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#2 If a person needed to add and outlet on an existing circuit and opened up and an existing outlet box cover and saw the white wire he would automatically think black with black wire, the white with white wire and ground, with ground wire. 98% of the time you would be right, but if the white wire is not labeled properly in the panel as a 220-volt, at the same time the outlet box is also improperly labeled you would cross wiring a 110-volt appliance with 220-volts and burn it out that is if it doesn’t start a electrical fire.

The 3rd problem is this panel is a 2nddairy sub panel. When you wire a sub panel the neutral wire must go to the neutral bar and the ground wires must go to the grounding bar. They cannot be mixed it the law.
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On this next photo this electrical panel was done properly. The high voltage lines are labeled properly as well as the 220-volt circuits and the neutrals and grounds are supported properly.

Changing places


House was built in 97 with a poor kitchen design.
Note the locating of the pantry at the far end of the room with a depth of only 12″.

The old kitchen layout

New Kitchen layout

We changed the location of the sliding glass door and the kitchen sink window. Then we flipped the kitchen layout to flow better with more storage.
There was a large footprint for the kitchen but no storage or ease of operation. People visiting had to pass through the cooking area to get to the dining table.

New Kitchen window

To the right of the kitchen sink is the dishwasher with a wood door panel to match the cabinets.
The new Island & wet bar

The center island has a built in microwave on the right around the corner on the right there is a built in bookcase. The center door has a 3′ drawer that hold 3 -13 gallon garbage cans with 2 recycling bins left the kitchen sink for glass and metals.

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The kitchen, and bar sink are cast iron w/ a gray porcelain finish. We also installed a secondary Reverse osmosis water system to the refrigerator, kitchen, and bar sinks for better taste, as well as no impurity in the water.

When making meals in this kitchen, everything is ease to get to with plenty of storage for food, supplies, as well as decorations for any type of family get together. The layout of the kitchen makes it ease to be involved with family whether there in the family room or in the kitchen.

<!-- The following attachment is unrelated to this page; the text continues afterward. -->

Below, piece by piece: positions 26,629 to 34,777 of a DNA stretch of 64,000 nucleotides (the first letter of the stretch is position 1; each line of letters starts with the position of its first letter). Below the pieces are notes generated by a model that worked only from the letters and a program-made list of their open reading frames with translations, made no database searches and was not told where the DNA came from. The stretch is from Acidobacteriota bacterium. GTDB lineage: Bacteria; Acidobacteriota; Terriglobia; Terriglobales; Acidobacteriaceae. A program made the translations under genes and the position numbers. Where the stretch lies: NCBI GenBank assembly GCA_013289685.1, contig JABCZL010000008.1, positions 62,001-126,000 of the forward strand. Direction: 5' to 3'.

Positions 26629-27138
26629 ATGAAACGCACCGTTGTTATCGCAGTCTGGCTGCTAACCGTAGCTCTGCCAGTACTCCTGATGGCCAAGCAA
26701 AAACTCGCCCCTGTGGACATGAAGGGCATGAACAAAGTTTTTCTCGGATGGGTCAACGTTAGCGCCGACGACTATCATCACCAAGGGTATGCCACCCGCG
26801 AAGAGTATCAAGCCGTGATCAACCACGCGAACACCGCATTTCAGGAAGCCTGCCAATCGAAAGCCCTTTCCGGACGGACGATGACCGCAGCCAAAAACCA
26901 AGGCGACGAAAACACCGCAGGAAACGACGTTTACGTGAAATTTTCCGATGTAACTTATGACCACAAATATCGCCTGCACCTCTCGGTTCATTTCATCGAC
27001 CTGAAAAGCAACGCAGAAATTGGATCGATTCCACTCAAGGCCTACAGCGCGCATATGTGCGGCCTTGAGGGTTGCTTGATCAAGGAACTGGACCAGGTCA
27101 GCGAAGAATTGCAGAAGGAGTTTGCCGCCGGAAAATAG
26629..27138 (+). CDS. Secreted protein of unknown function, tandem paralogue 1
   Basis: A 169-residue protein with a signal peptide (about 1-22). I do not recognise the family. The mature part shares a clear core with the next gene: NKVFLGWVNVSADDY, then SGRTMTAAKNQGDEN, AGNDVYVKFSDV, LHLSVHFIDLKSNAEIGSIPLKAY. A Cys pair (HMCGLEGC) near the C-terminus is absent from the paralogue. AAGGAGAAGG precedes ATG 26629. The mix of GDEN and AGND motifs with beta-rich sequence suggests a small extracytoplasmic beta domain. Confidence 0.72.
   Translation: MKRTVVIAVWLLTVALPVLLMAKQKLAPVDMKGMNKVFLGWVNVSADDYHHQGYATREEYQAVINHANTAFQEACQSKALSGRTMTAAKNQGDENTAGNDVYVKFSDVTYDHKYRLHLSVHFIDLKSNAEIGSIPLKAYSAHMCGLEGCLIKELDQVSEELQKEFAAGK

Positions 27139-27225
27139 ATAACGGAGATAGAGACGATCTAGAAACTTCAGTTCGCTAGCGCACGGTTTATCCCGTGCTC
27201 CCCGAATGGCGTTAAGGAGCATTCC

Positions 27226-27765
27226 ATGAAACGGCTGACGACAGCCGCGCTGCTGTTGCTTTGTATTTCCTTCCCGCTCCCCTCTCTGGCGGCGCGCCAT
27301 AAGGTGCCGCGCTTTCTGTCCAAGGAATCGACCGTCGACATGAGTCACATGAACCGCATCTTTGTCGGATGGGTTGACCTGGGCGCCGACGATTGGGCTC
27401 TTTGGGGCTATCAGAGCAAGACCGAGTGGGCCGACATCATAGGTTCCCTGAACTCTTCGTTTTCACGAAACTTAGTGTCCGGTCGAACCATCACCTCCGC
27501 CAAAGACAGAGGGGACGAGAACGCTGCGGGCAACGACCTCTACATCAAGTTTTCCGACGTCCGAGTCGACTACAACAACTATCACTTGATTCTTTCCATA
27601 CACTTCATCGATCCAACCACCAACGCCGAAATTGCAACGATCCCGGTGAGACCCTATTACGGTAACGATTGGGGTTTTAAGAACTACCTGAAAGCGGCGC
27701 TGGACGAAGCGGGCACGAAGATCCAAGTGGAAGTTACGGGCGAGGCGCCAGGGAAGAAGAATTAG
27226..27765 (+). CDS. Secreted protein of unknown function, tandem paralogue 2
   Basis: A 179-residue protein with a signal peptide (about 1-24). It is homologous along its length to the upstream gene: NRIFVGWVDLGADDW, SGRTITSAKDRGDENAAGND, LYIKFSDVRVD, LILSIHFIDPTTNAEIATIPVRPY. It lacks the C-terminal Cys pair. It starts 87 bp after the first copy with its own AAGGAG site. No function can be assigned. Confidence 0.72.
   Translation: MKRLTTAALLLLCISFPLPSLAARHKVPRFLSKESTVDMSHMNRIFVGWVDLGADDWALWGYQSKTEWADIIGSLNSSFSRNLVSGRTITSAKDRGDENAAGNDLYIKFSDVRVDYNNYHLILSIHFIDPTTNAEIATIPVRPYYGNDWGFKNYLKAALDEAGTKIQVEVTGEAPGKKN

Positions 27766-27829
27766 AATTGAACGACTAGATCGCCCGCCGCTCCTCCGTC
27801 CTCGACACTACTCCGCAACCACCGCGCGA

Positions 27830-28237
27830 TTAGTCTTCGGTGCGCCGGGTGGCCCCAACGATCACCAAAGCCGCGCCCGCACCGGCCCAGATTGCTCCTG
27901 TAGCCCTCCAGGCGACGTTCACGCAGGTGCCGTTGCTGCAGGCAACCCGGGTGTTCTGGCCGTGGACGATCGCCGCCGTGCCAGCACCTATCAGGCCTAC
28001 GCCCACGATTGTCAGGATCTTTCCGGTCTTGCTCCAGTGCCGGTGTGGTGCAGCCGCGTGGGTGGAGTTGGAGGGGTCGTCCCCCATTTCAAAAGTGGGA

Standing by the patio door there is plenty of room in the cooking area of the kitchen for 3 people work as well as 4 to sit at the upper level of the island and 4-6 more at the table. What a great place to entertain guests.

Hallways always make a statement

Colonial Style homeA lot contractors can build a house, the lady of house will change the structure to a home. The question is “are you happy with your surroundings did you get what the contractor envisioned for you or did you get 4 walls and a roof”.

In the first hours of interviewing home building contractors, this is the time to ferret out if the contractor, is out for his wallet or to gain a friend. Remember once you sign a contract with him/her, the working relationship will late up to 10 or even 12 years. The house may be done in 3-6 months, but the warranties and call back could be a nightmare.

Roofing is one area on the building that no one pays attention to.

This area of the building can save you a lot of money down the road if done correctly
For Example:

  • A low sloped roof creates a lot of heat in the attic pace oh about 25° and by adding dark colored shingles you can raise the temp 25°-75° hotter.

    With this type of roof you need a lot of air moving in all the truss/rafter spaces from the eve (soffit) to the ridge (peak) of the roof to do this a continuous vent installed in the soffit works great allowing air into all the truss/rafter spaces.

    The next thing is to keep a minimum of 1″and more is better of air space form the roof sheathing to the insulation install a spacer to maintain this area.

    At my place a have minimum of 14″of air space making my roof attic stays within 5° of the exterior temp. Keeping the shingles cool, that will lengthen the life of the shingle as well as the roof sheathing.

  • By changing the roof slope from a 4/12 (12 inches horizontal and 4″ vertical gives you the slope of the roof.) to a 5 or/ a 6/12 pitch you create in the attic a chimney affect making the attic work for you it actually pulls the air from the soffit vent and draws it into the attic with much more ease, as long as you give it a way out.

    I personally like wall vents for attic areas, and they give charm to the house at the same time.

    If you can give it 1 square foot of air for every 250 square foot of roof, this will work great most guys install roof vents as to code 1 vent every 250 SF of house.

    Remember you may have big overhangs that have to be cooled and the vents they are using only let out 61 qubic inches of air they are short by almost 2.5 times more vents are needed.

  • Note all roofs are required to be vented garage, porch, even unfinished areas need venting, this will shave our roof and make it last longer.
  • Changing your design of roofing to a wood shingles, shakes, or even tile roofing, will cool down the attic space.

    The asphalt type shingle absorbs heat and is designed that when the heat hits it, it re-melts the shingles into a uniform sheet of rock and tar.

    On a wood shingles the wood acts like insulation and repeals the heat. A wood shake is a little different oh it repeals heat but it also has air gaps around each shake making the even cooler.

    In doing so you can put in a smaller AC conditioner saving you on electric costs in the future.

  • There are new products out there that create electricity or heat your water for your house ether by water or electric solar panels with shapes and sizes no longer matter.
  • Tried of wet floors by the entry doors

    Are your entry floors wet and slippery from kids and adults tracking ice and snow in from the out side. If your basement under the entry floor is open you can install electric heat in the floor joist area.

    Install an electric heat thermostat on the entry wall then install the electric heater in the floor joist under the entry and wire it into the electrical panel.

    (Use a 220-volt heater) Set the thermostat about 5 degrees above the room temperature this will dry the floor out and dry the boots and shoes.

    If you set the temp higher you only waist electricity.